On February 28, 2020, at this year’s Paris International Agricultural Fair, ENGIE brought together a panel of users and experts to talk about the benefits of biomethane: Didier Piot and Paul Gaffet, two farmers; Nicolas Spilliaert, who is responsible for biogas development in the Group; and Françoise Thiébaut, general secretary of the Associations Familiales Laïques. The aim ws to share feedback on the introduction of this new green energy in the regions.
The participants came from associations, companies and the agricultural sector, but they all had the same message: biomethane is an energy of the future for the regions. At a time when the world of agriculture is experiencing a serious crisis, “this renewable energy is a source of great hope,” says Didier Piot, a farmer in a sugar cooperative in the Aisne, who has opted for biomethane.
“For 15 years now, we have been looking for ways to save farms and biomethane is a way to make farms resilient.”
In comparison with other renewable energies, biomethane innovates by converting waste and is part of a local approach that involves all the players in a given area.“We’re here to create a win-win situation between farmers, who are able to recycle their waste, and the general public, through the production of green gas,” says Nicolas Spilliaert, who is in charge of the Group’s development in biomethane. Another advantage for communities is that each biomethane unit creates between three and seven local jobs that cannot be relocated.
“ENGIE is a shareholder in my company, helps me financially and supports me,” explains Didier Piot. In concrete terms, we assist farmers from the outset of projects, finance and operate production units, and offer a system to guarantee the sale price of biomethane. In exchange for the farmers’ organic waste, we provide them with a digested sludge, a nitrogen-rich residue resulting from the mechanization process which serves as soil fertilizer. For the rest, the bio-waste is digested and two-thirds of the organic matter is transformed into biomethane, which can then be fed into the network.
To bring all these skills together within a single structure, we created ENGIE Bioz, which initiates, develops, builds and operates biomethane production units. With 13 plants in operation, we have a clear roadmap: to produce a volume of 5 TWh/year of biomethane by 2030.
Although biomethane has many advantages, it still sometimes gets bad press. Paul Gaffet, a cereal farmer in northern France, said, “The neighbors of one of my colleagues used to complain every time he spread his digestate. He asked them to come into the fields, they saw it didn’t smell and it won them over.” By involving local residents in the projects and showing and explaining to them how biomethane works, it is possible to overcome resistance. Each project is preceded by consultations between farmers, industrialists, local authorities and residents.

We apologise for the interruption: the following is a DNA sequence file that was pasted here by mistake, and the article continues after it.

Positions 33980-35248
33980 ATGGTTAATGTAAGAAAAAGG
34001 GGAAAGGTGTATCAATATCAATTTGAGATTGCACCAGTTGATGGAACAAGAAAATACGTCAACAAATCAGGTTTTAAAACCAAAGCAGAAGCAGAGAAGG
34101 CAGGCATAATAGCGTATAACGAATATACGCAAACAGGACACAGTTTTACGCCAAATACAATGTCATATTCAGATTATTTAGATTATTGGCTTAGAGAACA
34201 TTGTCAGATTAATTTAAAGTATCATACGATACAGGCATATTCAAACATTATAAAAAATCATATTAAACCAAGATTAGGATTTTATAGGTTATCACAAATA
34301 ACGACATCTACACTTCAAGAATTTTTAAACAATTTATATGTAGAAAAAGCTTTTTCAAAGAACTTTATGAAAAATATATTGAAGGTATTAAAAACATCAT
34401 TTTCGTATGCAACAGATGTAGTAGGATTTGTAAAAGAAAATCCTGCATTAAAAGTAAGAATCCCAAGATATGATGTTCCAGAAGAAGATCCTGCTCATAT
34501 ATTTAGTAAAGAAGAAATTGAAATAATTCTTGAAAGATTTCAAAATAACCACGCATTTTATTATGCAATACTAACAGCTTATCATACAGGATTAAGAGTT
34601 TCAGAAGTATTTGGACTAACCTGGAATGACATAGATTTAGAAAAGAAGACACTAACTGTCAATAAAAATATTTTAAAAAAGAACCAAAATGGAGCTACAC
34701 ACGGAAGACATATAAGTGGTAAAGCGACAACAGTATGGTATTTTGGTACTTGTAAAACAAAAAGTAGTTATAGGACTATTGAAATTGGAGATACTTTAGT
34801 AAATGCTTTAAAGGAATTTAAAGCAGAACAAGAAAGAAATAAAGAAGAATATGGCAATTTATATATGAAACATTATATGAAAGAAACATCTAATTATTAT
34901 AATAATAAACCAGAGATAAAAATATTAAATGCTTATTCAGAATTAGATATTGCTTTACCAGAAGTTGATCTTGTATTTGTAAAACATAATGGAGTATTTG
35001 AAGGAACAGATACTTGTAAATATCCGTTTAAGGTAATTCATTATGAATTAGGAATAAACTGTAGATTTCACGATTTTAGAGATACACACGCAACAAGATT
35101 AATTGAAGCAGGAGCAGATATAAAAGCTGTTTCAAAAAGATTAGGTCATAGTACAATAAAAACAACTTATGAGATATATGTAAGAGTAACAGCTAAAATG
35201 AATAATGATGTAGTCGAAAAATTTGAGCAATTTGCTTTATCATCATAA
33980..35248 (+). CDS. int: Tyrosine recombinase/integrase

“We have to include local residents as far upstream as possible,” confirms Nicolas Spilliaert. “On some of our projects, there is even participatory financing that allows local residents to own shares in the production unit. This is worthwhile because it increases people’s sense of involvement.”
Nicolas Spilliaert, head of biomethane development at ENGIE, and Paul Gaffet, a cereal farmer in northern France.
For both farmers, the decision to go into biomethane has already been a success, even if they are at different stages of their projects. Paul Gaffet, who has been producing biomethane for 6 years, is already seeing the benefits of the digestate applied to his soils. Didier Piot, for his part, has recently gathered together 16 farmers to launch the Métalliance cooperative, dedicated to producing biomethane. “You are among the pioneers, we are only at the beginning of the adventure,” concluded Spilliaert.
A committed player across the entire chain, ENGIE is taking part in the launch of the Agri Impact fund for the economic diversification of farmers in the regions, created by the Avril Foundation in partnership with the French Ministry of Agriculture and recognized as being in the public interest. We will be investing €2 million in the fund to support the development of renewable energy projects, particularly biomethane.
Didier Guillaume, the French Minister of Agriculture, with Rosaline Corinthien, CEO of ENGIE France Renouvelables
As a concrete illustration of this ambition, we also signed a partnership arrangement with the Fédération Française d’Equitation (FFE), the third largest sports federation in France, to which the Group offered a solution for recovering equine inputs to produce biogas in FFE centers and installing photovoltaic panels. The French Minister of Agriculture, Didier Guillaume, came to the ENGIE stand to applaud this agreement in person.